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Christie's announces Sale of Fine Chinese Ceramics & Works of Art
An extremely rare pair of huanghuali horseshoe-back armchairs, Quanyi, dating to the Ming dynasty (estimate: £800,000–1,200,000). Christie's Images Ltd.


LONDON.- On 7 November 2017 Christie’s Fine Chinese Ceramics & Works of Art auction will present a carefully-curated sale showcasing works of art spanning three millennia of Chinese art. Highlights include important archaic bronzes from the distinguished German collector Michael Michaels (1907-1986), exquisite imperial ceramics, fine jade carvings, huanghuali furniture, paintings from renowned modern Chinese artists, textiles and Buddhist art. The auction will take place during Asian Art Week in London and will be on view and open to the public from 3 to 6 November.

The sale will be led by an extremely rare pair of huanghuali horseshoe-back armchairs, Quanyi, dating to the Ming dynasty (estimate: £800,000–1,200,000). Displaying the grace and finesse of Ming artistry, this pair are among eight known and published chairs of this design. Of this eight, a set of four, formerly from the Robert H. Ellsworth Collection, were sold at Christie’s New York in 2015 for a record-breaking $9,685,000 / £6,488,950 / €9,103,900. These chairs were constructed by a master craftsman, distinguished by the elegant curve of the crest rail, the sweeping carved hook handles and the beautifully figured huanghuali panels. With distinguished provenance, the pair were previously with noted dealer Grace Wu Bruce. The Fine Chinese Ceramics & Works of Art auction will present further exceptional examples of Ming dynasty furniture including a rare huanghuali recessed-leg painting table (estimate: £200,000-300,000). Large tables are often labelled painting tables, but to be considered a true painting table, such as the present table, the surface must be broad enough to accommodate a large painting and tools associated with painting or calligraphy.

The sale will also feature important archaic bronzes from the Michael Michaels collection and is highlighted by a late Shang dynasty (1600-1100 BC) bronze ritual wine vessel and cover (estimate: £80,000-120,000). The vessel is cast to each side with a large taotie mask and the shoulder and foot are decorated with bands of stylised kui dragons. An additional highlight of the collection is a Tang Dynasty (618-907) parcel gilt-copper lobed pouring bowl (estimate: £60,000-80,000). This form, known as Yi, has its origins in bronze vessels of the Zhou dynasty, believed to have been used for pouring water to wash the hands before performing rituals. Michael Michaels, became a self-taught expert after he encountered archaic Chinese bronzes in the late 1960s. He fell in love with their shapes, patina and historical background and immersed himself in learning about archaic Chinese bronzes, spending hours in the British Museum gaining an understanding of the nature of the pieces, the symbolism, the method of their manufacture and their uses.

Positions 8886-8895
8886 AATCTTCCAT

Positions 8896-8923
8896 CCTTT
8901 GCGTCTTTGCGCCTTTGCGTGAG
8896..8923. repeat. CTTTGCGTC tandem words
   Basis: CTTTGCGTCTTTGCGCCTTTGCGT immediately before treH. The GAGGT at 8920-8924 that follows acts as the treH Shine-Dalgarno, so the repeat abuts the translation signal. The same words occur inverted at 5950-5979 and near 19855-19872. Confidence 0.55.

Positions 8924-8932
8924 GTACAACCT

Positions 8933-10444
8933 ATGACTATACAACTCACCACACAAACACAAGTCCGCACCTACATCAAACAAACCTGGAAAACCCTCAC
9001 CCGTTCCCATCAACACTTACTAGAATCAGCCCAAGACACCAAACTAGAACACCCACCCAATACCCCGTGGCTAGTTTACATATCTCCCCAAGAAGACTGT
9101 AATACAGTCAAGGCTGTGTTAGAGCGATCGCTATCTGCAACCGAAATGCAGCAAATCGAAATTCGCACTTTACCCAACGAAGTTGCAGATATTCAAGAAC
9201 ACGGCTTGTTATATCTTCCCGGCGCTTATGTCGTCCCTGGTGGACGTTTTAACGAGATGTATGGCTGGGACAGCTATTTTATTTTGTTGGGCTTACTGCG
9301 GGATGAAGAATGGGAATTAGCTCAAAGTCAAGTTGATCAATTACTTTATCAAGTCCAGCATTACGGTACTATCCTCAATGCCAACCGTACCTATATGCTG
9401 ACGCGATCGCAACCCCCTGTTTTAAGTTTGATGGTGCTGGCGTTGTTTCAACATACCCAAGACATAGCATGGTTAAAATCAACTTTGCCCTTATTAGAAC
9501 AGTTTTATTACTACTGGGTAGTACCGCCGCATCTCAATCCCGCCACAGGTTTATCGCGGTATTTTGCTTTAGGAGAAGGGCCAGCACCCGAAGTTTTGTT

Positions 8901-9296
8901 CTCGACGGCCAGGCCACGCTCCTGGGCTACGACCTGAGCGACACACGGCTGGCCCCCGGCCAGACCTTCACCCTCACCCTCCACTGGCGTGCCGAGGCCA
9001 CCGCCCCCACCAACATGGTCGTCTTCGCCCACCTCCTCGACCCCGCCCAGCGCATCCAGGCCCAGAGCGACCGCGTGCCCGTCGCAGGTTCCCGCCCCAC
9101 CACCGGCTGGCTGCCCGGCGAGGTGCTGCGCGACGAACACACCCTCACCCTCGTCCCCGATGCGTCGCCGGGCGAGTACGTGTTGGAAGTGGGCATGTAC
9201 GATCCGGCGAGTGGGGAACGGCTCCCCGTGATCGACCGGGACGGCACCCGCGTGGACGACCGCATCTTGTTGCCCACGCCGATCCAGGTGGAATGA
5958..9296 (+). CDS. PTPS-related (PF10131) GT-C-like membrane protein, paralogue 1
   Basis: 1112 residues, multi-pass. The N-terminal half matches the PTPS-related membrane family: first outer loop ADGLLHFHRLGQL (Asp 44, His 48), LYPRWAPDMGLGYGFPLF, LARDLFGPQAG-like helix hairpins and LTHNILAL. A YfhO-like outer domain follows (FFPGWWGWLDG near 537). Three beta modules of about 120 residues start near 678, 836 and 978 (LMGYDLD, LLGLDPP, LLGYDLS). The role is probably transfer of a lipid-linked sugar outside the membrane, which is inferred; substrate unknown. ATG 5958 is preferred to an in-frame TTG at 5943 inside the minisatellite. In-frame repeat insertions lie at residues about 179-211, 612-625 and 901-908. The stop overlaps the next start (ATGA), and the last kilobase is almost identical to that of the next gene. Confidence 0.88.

Further highlights of the sale include a superb selection of jades, including a white jade archaistic phoenix vase and cover from the Qianlong Period (1736-1795) (estimate: £80,000-120,000). The vessel is carved and pierced as a phoenix with its wings closed and long feathers curling outwards. A Ming dynasty gilt-bronze figure of the goddess of compassion, Guanyin (estimate: £80,000-120,000), is an exceptional example of Buddhist art. Guanyin is cast seated in padmasana, decorated with ornate jewellery including a crown depicting a seated figure of Amitabha Buddha. Peaches (estimate: £80,000-120,000) a beautiful hanging scroll by one of the most well-known modern Chinese painters Qi Baishi (1863-1957) will also be offered. Through his use of bright colours and vigorous strokes his expressive work serves as an emblem of longevity depicting the peaches, which are considered sacred in China as its wood was used as a charm against evil in ancient times





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